Think about this. It’s the perfect solution to the boring goose chase that is hunt mode. The stale version of ‘run away until you reach stage 3, at which point you for some reason decide to attack the hunters who turtle up at spawn’. That’s the least fun conclusion to a game about hunting a monster. “Welp, he’s stage 3. Let’s go wait for him to come to us and turtle as best we can!”. There is absolutely nothing exciting about that. Instead, the hunters KEEP HUNTING. When the monster gets stage 3, there is no ultimatum for the monster to lose in a time period. It is not his job to attack. Instead, there is no forced ‘time limit’. What we’ll see instead is a final set of resources that unlock around the map. If the hunters locate and activate those resources, they can select from a variety of very powerful upgrades. An example of which could be a radar that actively tracks the monster at all times.
What this means is that the monster has every reason to attack throughout the game whenever he feels its advantageous to do so. It also means that we won’t encounter the hunter turtle at the end of each game.
Instead games will look like this - Hunters spawn and right away the monster ambushes them, attempting to wipe them out or at least slow them down. The monster fails to kill the hunters but succeeds in slowing them down. They begin the hunt while the monster feeds to regain his lost health. Some time passes and the hunters can’t find the monster as he is playing too evasively. They decide to sidetrack to some nearby resources, but in doing so comes its own set of dangers - wildlife. The mineral node they want is protected by some viscious beasts. At this time, the monster realizes what the hunters are doing and sees it as an opportunity to ambush them with the advantage he has. Another fight breaks out. The monster finally runs and feeds just enough to hit stage 2. The hunters give chase, but upon realizing he’s stage 2 quickly finish gathering the resources they had started harvesting. They spend the resources on upgrades and can now more efficiently track and battle the monster. Some time passes, etc. etc. and the monster finally hits stage 3. Instead of the hunters running to the generator for turtle time, they instead group up for the reveal of the final ‘rare’ resource locations. They are marked on the map and the hunters begin to race toward them. The monster, now stage 3 has become the hunter. He knows that the hunters want to get these final upgrades, so his plan is to ambush them before they are able to.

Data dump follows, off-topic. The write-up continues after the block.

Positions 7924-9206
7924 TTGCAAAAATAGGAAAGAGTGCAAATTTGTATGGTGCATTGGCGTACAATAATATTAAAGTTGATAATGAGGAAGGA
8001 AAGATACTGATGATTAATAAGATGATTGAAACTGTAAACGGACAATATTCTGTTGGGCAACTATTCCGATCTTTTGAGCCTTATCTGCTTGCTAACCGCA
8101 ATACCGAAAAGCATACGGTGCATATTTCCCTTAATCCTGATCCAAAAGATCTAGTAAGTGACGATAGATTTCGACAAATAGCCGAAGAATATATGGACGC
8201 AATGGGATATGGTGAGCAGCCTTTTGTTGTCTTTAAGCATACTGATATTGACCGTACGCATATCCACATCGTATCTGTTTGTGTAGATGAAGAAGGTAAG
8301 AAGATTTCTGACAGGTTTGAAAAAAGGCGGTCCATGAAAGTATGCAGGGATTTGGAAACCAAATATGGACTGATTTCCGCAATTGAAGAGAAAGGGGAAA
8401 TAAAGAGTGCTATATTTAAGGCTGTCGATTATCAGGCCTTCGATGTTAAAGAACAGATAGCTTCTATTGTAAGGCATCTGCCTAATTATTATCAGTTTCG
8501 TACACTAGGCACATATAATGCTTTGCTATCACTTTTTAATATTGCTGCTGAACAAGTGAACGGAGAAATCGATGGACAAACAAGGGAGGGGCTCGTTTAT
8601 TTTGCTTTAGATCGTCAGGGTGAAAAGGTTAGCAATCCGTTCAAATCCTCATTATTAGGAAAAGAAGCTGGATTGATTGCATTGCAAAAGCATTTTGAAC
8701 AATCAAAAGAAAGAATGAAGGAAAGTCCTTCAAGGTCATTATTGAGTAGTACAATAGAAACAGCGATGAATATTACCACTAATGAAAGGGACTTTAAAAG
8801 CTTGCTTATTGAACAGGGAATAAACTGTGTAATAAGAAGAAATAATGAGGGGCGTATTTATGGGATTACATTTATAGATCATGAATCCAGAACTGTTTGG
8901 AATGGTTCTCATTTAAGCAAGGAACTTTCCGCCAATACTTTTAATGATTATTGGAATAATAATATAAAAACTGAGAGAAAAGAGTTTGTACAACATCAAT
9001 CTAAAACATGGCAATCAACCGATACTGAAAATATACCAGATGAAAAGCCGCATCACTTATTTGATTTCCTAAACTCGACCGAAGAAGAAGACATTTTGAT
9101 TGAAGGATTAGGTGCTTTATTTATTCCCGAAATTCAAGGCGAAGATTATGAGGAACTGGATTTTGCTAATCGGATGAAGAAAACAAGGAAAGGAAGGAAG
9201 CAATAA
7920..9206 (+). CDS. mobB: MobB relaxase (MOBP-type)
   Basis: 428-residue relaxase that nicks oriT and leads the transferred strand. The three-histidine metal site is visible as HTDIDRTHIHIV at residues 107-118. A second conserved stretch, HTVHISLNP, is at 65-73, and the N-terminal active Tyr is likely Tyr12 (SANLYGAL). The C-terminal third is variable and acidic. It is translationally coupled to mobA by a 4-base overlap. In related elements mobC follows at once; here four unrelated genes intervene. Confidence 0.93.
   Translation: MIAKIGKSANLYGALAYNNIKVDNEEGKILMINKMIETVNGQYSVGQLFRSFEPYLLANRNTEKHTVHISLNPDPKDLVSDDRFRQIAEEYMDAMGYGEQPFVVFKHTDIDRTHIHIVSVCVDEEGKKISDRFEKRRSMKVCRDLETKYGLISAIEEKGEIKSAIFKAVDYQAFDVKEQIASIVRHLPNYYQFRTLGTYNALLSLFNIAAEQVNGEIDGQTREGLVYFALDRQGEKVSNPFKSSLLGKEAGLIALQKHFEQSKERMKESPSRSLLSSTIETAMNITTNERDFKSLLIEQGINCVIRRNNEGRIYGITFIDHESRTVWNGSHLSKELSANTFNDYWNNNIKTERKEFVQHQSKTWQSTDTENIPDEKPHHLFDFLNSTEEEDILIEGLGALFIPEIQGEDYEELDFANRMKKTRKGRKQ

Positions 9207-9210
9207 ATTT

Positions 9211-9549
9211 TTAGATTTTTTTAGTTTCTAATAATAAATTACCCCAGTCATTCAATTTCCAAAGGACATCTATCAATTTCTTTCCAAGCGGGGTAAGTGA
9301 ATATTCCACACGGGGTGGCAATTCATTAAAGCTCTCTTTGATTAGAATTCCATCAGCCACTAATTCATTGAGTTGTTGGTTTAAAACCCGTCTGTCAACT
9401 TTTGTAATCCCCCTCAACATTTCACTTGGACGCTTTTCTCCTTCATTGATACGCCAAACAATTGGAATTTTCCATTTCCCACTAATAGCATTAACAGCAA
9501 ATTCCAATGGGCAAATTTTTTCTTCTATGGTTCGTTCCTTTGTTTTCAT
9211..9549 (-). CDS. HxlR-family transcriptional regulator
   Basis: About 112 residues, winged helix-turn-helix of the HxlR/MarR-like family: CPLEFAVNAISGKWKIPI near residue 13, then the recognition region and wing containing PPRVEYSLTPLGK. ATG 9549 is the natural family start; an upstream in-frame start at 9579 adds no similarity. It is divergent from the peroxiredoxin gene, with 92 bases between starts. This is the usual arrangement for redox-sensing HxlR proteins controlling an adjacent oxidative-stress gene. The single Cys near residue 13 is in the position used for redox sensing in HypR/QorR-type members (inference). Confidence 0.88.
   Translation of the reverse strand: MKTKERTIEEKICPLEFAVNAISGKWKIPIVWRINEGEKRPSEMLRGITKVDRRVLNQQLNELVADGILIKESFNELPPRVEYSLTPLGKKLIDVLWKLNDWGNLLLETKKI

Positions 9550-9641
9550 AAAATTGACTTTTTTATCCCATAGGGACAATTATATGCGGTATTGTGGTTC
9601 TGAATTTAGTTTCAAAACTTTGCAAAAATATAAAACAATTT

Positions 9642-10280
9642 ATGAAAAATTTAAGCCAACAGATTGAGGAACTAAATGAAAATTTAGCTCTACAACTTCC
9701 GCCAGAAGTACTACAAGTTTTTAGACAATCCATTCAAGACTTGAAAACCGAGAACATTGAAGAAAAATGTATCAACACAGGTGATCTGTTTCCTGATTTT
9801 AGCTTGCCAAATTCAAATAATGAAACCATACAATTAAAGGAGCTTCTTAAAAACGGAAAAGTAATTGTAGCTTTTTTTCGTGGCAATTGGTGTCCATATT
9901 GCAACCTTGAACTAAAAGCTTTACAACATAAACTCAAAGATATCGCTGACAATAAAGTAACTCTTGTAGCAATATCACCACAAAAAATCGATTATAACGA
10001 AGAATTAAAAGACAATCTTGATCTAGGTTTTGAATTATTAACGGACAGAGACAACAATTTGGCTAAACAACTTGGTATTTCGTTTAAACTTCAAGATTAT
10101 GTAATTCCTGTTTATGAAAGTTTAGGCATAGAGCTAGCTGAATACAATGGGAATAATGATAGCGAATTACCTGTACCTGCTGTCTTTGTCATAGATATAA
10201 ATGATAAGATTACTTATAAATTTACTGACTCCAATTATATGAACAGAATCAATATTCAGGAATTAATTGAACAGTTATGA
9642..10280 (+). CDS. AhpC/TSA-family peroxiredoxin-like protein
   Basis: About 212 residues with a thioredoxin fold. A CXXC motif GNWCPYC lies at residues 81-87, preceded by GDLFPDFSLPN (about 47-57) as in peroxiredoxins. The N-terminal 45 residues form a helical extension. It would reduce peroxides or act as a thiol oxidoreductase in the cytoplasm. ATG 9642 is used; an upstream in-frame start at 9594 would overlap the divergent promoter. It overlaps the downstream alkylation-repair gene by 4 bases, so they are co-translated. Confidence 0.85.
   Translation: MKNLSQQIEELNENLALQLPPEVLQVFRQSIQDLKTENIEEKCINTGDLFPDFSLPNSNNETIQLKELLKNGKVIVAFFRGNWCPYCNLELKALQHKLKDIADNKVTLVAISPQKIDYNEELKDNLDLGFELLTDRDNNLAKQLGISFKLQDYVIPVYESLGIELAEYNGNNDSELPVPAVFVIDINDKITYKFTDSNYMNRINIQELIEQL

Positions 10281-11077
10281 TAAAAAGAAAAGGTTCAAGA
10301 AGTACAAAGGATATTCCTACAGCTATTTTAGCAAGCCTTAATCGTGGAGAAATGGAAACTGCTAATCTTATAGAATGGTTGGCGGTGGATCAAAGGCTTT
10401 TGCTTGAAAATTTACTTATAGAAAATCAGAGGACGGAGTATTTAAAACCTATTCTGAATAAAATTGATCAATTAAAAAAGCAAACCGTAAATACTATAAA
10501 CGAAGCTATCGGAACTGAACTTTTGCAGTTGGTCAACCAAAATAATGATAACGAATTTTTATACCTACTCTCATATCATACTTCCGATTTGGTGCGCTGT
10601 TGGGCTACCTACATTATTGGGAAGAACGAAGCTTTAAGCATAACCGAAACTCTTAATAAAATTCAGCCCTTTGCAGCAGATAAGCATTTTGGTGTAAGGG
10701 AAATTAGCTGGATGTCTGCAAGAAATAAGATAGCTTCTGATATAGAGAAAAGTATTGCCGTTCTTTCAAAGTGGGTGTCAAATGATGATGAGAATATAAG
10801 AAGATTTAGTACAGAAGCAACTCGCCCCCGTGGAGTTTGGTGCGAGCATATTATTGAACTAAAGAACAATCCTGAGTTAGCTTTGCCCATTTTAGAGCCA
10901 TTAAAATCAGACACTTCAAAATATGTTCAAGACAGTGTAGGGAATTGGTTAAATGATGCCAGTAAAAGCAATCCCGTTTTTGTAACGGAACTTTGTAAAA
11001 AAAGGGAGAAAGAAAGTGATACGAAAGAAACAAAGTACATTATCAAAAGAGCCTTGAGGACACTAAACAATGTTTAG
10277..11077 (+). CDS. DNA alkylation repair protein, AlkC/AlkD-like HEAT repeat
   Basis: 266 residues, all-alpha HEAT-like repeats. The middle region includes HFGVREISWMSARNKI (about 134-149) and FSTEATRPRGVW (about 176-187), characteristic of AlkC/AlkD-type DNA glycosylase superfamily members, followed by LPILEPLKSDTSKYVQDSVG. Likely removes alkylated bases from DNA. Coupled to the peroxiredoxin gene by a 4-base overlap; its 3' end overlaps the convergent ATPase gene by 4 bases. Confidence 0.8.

If the monster fails before then, the game is not over. The hunters may have gained the upper hand in their own way, but it’s still very possible for the monster to win regardless. Again, this stage is dependent on some kind of radar upgrade that makes it easy to locate the monster if he chooses to run away and play evasively. This was a mouthful, but I think it’s the right idea for Evolve and would make it a much more dynamic and fun game to play in hunt mode.
3. The evacuation mode is a great start but has fallen short. A 5 stage campaign versus mode, similar to left 4 dead, was something Evolve desperately needed. However, the way it is scored is just crap. Award points for each mission type. Whoever gained the most points by the end is the winner, just like l4d2 campaigns. When the hunters can win 4 times in a row but still lose the evacuation because they lost the final defense mission, well, that’s just crap. It’s too hard to take seriously when it lacks an actual competitive structure. It tries too hard to fit some strange story-telling narrative than it does to deliver meaningful and rewarding gameplay.
that’s all I can think of for now. It’s been a while since I played Evolve. I was extremely excited about it pre-launch and am happy to have a chance to be excited for it again. I really hope to see it reach its potential.